In a long, open meeting with a sprawling agenda on Thursday, the Securities and Exchange Commission approved a proposal that would allow many ETFs to come to market without first obtaining exemptive relief from the Investment Company Act of 1940.
The commission also approved a proposal that would allow it to limit whistleblower awards, and it adopted amendments to current rules concerning liquidity risk disclosure by open-end mutual funds, reporting requirements of smaller public companies and the use of a certain format, known as Inline XBRL, in corporate and fund filings.
The ETF proposal, approved unanimously, updates rules that are 26 years old and have resulted in over 300 exemptive orders, creating “an eclectic regulatory quilt” with “personalized exemptions,” said Commsision Kara Stein.
Durng that time, the ETF market has grown to more than 1,900 funds with $3.4 trillion in assets held by one of every three investors, according to SEC Chairman Jay Clayton.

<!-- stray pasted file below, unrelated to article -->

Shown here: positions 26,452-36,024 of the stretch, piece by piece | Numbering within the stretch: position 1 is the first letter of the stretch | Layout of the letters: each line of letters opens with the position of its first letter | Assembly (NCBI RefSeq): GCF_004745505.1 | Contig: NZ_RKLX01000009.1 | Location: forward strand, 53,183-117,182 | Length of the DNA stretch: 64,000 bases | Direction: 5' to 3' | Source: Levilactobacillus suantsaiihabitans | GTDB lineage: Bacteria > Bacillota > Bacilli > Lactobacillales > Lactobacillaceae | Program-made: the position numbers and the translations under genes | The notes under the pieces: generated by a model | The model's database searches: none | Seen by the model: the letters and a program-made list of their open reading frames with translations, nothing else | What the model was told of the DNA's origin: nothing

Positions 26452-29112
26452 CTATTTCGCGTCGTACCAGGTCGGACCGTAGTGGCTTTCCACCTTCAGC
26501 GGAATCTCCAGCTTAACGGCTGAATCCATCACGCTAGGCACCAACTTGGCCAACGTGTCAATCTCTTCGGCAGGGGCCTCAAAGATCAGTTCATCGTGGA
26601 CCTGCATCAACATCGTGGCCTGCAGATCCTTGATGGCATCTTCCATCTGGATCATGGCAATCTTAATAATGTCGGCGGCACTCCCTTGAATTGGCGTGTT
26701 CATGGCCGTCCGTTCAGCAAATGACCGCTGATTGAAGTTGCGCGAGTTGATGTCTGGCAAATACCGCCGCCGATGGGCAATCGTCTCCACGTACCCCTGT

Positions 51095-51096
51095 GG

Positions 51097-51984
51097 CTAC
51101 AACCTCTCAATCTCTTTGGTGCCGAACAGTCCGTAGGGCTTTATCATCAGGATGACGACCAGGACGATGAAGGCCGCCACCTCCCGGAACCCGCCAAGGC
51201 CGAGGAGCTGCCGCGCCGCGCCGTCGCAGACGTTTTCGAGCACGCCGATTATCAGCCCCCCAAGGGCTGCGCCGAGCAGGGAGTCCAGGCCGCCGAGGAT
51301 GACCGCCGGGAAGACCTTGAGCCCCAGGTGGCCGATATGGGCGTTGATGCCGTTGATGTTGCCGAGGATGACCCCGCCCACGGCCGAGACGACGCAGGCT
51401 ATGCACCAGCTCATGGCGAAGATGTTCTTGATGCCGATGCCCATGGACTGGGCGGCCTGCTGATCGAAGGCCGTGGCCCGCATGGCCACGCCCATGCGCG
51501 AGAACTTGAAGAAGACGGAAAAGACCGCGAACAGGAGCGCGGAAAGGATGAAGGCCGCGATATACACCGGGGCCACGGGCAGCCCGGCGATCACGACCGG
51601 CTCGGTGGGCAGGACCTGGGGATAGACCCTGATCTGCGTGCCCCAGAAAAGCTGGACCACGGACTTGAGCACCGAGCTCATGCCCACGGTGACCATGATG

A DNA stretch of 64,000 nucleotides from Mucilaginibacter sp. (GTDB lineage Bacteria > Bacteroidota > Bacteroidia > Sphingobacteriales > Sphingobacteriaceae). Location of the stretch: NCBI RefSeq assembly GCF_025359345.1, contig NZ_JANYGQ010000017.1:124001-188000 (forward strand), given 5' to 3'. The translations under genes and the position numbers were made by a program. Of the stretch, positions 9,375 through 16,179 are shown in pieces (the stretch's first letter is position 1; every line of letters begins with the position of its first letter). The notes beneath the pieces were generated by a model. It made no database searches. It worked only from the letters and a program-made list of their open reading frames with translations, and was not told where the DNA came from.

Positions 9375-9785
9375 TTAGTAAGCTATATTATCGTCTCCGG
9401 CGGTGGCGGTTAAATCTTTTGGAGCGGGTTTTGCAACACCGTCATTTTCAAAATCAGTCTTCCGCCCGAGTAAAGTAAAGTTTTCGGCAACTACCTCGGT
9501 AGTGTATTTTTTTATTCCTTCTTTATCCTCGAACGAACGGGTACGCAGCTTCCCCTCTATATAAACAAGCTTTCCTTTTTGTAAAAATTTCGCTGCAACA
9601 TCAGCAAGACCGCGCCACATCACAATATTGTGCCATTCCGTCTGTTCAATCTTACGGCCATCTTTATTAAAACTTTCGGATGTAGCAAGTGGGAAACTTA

Under the proposal, which will be out for public comment for 60 days, the majority of ETFs would not have to obtain exemptive relief to come to market but would be required to provide daily portfolio holdings on their websites as well historical information regarding premiums and discounts of their market price to their net asset value and bid-ask spread information.
In addition, the ETFs would be allowed to use a “custom basket” of holdings they choose when creating or redeeming shares rather than a “pro-rata representation” of the portfolio, if they adopt policies and procedures detailing the parameters they use for custom baskets to show they are in the best interest of the ETF and its shareholders.
The policies and procedures would to be designed to prevent authorized participants that are central to the trading of ETFs from dumping or cherry-picking assets they deliver to ETF issuers.
Stein explained that the difference between pro-rata and custom baskets is like the difference between a slice of cake that has all the ingredients of the larger cake (pro-rata) and a slice that has only some ingredients (custom) but tastes similar.
Leveraged and inverse ETFs and ETFs structured as unit investment trusts would not be able to come to market using the proposed streamlined rule. ETFs now operating under exemptive relief would have to comply with the new proposed rule, which if adopted, would standardize the approval process for most ETFs.
In another key vote on Thursday, the SEC amended liquidity-related disclosure requirements for open-end mutual funds and ETFs.